Your Support Helps Local Students Touch the Past at Pueblo Farming Project Field Days

 

Schoolchildren from across southwest Colorado's Montezuma County got a taste of the ancient life in September, as Crow Canyon welcomed them to campus for a series of Pueblo Farming Project Field Days—all thanks to the generous support of donors and program participants like you.

Fourth graders from 7th Street Elementary, Lewis-Arriola, Pleasant View, Mancos, Battle Rock, Mesa, Kemper, and Manaugh elementary schools came to Crow Canyon to study southwest Colorado’s natural and cultural history with our talented group of researchers and educators.  The students learned about the local natural environment, ancestral Pueblo life, the practice of dryland farming, the importance of landscape and environment in ancient survival strategies, and sustainability as a cultural trait.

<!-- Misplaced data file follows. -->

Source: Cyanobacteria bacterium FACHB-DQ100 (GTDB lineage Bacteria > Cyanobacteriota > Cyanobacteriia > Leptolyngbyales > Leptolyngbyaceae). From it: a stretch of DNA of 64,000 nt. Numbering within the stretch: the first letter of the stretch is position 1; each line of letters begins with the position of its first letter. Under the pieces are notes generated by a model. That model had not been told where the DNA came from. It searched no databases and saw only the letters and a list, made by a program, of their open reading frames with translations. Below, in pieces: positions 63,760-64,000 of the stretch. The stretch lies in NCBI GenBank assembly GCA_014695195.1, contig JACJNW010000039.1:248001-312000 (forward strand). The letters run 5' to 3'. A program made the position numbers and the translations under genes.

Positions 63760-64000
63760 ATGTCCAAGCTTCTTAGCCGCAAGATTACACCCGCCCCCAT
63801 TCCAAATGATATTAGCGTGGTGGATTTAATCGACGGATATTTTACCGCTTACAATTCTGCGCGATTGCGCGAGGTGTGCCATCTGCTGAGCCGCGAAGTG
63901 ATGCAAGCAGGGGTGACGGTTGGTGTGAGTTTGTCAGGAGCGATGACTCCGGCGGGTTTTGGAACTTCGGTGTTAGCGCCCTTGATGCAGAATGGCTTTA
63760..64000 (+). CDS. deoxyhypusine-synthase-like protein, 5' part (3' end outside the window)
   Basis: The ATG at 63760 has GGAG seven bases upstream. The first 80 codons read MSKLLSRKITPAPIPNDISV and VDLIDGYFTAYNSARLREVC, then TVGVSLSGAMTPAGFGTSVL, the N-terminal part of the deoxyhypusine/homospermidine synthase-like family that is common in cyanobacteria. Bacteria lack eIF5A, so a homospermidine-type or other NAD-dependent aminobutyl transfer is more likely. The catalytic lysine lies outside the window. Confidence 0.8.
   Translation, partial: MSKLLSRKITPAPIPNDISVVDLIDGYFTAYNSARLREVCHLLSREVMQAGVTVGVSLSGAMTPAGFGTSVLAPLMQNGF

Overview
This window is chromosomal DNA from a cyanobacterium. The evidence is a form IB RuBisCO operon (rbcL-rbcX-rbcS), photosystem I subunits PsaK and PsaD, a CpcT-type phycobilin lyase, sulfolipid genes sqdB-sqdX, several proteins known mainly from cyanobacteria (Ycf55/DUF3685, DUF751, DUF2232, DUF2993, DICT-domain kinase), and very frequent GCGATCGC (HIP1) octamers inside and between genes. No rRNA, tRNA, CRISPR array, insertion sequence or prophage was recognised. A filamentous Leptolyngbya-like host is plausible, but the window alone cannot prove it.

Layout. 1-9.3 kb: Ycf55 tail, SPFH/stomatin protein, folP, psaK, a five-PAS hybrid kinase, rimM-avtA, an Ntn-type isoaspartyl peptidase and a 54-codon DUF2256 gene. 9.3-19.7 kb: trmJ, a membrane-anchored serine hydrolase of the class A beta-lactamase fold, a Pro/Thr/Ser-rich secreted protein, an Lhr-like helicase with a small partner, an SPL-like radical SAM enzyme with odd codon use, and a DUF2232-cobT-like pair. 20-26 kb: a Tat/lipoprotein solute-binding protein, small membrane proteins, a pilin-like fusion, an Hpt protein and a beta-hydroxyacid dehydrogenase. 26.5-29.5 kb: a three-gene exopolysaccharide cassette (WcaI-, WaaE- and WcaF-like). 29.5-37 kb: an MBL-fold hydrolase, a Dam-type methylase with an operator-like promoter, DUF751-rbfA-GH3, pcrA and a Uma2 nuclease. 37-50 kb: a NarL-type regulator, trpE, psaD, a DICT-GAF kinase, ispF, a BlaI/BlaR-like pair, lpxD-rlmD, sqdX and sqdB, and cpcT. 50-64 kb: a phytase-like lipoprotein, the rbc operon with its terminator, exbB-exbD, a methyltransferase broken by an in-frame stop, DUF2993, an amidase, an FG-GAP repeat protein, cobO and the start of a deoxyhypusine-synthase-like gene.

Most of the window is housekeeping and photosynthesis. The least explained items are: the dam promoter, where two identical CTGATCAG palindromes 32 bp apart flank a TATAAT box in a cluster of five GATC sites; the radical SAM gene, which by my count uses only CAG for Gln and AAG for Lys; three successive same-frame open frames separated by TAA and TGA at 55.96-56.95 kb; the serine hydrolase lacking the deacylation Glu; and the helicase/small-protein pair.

"It's a really neat program," said Kemper Elementary School teacher Cherie Dennison. "I like how it's a hands-on activity at each station for the kids. It really reinforces what they're learning in the classroom. They actually get to come out and throw an atlatl or see what a tower looks like, or see how the farming was done. It's pretty neat."

The Pueblo Farming Project is a collaborative effort between Crow Canyon researchers and educators and the Hopi Cultural Preservation Office that seeks to better understand ancient agriculture through traditional Pueblo farming practices, while also preserving that traditional farming knowledge and transmitting it to younger generations.

Thanks to your help, Crow Canyon is able to provide scholarships and financial assistance to students and schools to attend programs like the Pueblo Farming Project Field Days. Components of the Pueblo Farming Project have also been funded by generous grants from The Christensen Fund, History Colorado–State Historical Fund, the National Geographic Society Genographic Legacy Fund, the National Science Foundation, and the Qwest Foundation.

"(The Pueblo Farming Project Field Days) fit well with the Colorado History curriculum," said Dennison. "I think learning in the classroom is good, but to actually come out and actually experience it is better."

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